Directors’ Voting Rights Can Be Limited
This post about limiting directors’ voting rights is based on my answer to a Quora question. (See Can a business owner draw up bylaws/articles of an organization that limit voting rights of directors?)
The incorporator or shareholders may approve a certificate of incorporation or bylaws that limit directors’ voting rights.
Directors’ Voting Rights on Specific Issues
In my experience, these limitations typically concern voting on specific issues. For example, I represent the investor-shareholder of a newly-formed corporation. She requested that the following provisions be included in the bylaws (emphasis added).
The preceding provisions of this Section notwithstanding, the Corporation shall not take any of the following actions without the affirmative vote of the holders of at least 80% of the voting power of all of the then outstanding shares of stock of the Corporation entitled to vote, in addition to any other approvals that may be required pursuant to the Corporation’s Certificate of Incorporation or the Bylaws of the Corporation or applicable law:
a. Changing the nature of the Corporation’s business.
b. Forming any subsidiary, acquiring an equity interest in any other entity, or creating a joint venture.
c. Participating in a merger or acquisition.
d. Borrowing or lending in an amount greater than, or for any purpose other than, normal trade debt.
e. Issuing, redeeming, or purchasing, or changing any of the rights of, or making a public offering of, any of the Corporation’s equity securities.
f. Declaring or paying dividends.
g. Liquidation of the Corporation.
h. Instituting, settling or compromising any lawsuit or legal claim.
I have seen more-detailed restrictions from some of my international clients (foreign entities bringing their businesses to the U.S.), because they are accustomed to such restrictions in their home countries. Here are provisions added by one of those clients (emphasis added).
Shareholder Approval Required. The board of directors shall not take any of the following actions without prior approval by the holders of a majority of the outstanding shares:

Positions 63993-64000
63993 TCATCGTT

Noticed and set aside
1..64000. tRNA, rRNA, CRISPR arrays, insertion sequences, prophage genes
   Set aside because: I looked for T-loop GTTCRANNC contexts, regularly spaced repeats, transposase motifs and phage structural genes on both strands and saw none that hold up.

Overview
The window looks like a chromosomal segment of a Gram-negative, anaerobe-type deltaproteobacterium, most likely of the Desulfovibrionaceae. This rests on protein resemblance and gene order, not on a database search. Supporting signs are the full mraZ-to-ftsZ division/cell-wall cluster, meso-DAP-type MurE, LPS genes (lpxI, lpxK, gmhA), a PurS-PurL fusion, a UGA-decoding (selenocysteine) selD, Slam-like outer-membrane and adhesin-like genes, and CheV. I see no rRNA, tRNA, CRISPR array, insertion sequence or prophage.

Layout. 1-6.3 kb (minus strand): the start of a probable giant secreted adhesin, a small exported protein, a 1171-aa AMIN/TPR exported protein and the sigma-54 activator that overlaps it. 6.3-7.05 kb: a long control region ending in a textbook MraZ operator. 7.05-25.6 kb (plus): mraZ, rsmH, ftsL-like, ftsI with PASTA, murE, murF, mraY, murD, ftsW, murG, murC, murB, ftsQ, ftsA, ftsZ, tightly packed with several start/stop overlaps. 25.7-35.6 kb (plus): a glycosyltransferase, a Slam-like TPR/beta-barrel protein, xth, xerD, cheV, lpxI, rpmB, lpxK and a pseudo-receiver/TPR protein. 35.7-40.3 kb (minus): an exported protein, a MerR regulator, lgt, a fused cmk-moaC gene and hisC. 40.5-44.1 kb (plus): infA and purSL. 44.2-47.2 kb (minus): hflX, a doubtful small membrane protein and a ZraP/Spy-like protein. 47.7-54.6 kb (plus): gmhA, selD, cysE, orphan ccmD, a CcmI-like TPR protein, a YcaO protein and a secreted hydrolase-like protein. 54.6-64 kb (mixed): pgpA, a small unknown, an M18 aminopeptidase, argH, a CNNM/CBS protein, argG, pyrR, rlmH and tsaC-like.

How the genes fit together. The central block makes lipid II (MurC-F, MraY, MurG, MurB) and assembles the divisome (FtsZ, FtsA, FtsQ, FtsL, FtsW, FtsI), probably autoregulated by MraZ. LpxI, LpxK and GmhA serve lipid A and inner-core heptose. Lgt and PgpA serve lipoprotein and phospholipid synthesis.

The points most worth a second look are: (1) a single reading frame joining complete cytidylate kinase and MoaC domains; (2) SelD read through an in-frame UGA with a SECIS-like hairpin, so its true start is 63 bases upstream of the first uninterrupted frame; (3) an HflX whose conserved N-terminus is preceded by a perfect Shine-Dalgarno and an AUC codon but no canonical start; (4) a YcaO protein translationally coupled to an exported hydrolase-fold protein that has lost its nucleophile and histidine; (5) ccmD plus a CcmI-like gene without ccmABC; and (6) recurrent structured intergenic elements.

- Purchase or sale of any securities of, or any ownership interest in, any other legal entity or company.
- Transfer of control of the corporation’s business or any portion thereof.
- Entering into or terminating a joint venture.
- Entering into bankruptcy, reorganization, liquidation or similar proceedings.
- Issuing any securities of the corporation.
- Redeeming or repurchasing any securities of the corporation.
- Creating a stock option plan or granting any stock options.
- Acting as guarantor, surety or joint debtor for the benefit of any third party.
- Implementing any pension, profit-sharing or bonus plan for employees.
- Appointing an auditor or changing the corporation’s valuation methodology.
- Entering into, amending or terminating any undertaking or legal relationship outside the ordinary course of business with a financial interest greater than $25,000.
- Making any material change to the corporation’s business activities.
- Establishing remuneration, or other terms or conditions of service, for members of the board of directors.
- Acquiring, selling, leasing, transferring or receiving any interest in real property except as expressly authorized in the corporation’s budget.
- Adopting the corporation’s budget or business plan.
In summary, if you form a corporation and want to limit directors’ voting rights, it is pretty easy to do so.
Dana H. Shultz, Attorney at Law +1 510-547-0545 dana [at] danashultz [dot] com
This blog does not provide legal advice and does not create an attorney-client relationship. If you need legal advice, please contact a lawyer directly.
Business Entities, International